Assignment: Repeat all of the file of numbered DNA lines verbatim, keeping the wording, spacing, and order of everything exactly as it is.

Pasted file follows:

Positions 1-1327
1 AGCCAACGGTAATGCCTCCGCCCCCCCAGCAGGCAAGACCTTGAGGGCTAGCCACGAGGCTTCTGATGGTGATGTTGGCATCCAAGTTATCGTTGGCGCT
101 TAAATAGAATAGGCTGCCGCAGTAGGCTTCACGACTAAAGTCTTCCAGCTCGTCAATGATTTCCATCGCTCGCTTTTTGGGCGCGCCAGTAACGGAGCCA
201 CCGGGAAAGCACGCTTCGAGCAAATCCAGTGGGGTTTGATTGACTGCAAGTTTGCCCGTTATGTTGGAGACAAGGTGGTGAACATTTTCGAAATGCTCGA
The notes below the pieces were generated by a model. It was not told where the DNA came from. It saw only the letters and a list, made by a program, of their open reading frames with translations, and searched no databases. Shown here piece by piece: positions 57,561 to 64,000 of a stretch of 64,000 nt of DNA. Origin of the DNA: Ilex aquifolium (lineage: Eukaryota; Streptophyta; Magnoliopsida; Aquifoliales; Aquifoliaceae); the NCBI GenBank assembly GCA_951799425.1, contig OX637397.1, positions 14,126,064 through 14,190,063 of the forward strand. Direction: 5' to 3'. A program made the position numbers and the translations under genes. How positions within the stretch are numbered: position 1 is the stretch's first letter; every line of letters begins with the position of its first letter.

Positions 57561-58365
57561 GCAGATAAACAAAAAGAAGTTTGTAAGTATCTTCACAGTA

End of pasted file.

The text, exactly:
Positions 1-1327
1 AGCCAACGGTAATGCCTCCGCCCCCCCAGCAGGCAAGACCTTGAGGGCTAGCCACGAGGCTTCTGATGGTGATGTTGGCATCCAAGTTATCGTTGGCGCT
101 TAAATAGAATAGGCTGCCGCAGTAGGCTTCACGACTAAAGTCTTCCAGCTCGTCAATGATTTCCATCGCTCGCTTTTTGGGCGCGCCAGTAACGGAGCCA
201 CCGGGAAAGCACGCTTCGAGCAAATCCAGTGGGGTTTGATTGACTGCAAGTTTGCCCGTTATGTTGGAGACAAGGTGGTGAACATTTTCGAAATGCTCGA
The notes below the pieces were generated by a model. It was not told where the DNA came from. It saw only the letters and a list, made by a program, of their open reading frames with translations, and searched no databases. Shown here piece by piece: positions 57,561 to 64,000 of a stretch of 64,000 nt of DNA. Origin of the DNA: Ilex aquifolium (lineage: Eukaryota; Streptophyta; Magnoliopsida; Aquifoliales; Aquifoliaceae); the NCBI GenBank assembly GCA_951799425.1, contig OX637397.1, positions 14,126,064 through 14,190,063 of the forward strand. Direction: 5' to 3'. A program made the position numbers and the translations under genes. How positions within the stretch are numbered: position 1 is the stretch's first letter; every line of letters begins with the position of its first letter.

Positions 57561-58365
57561 GCAGATAAACAAAAAGAAGTTTGTAAGTATCTTCACAGTA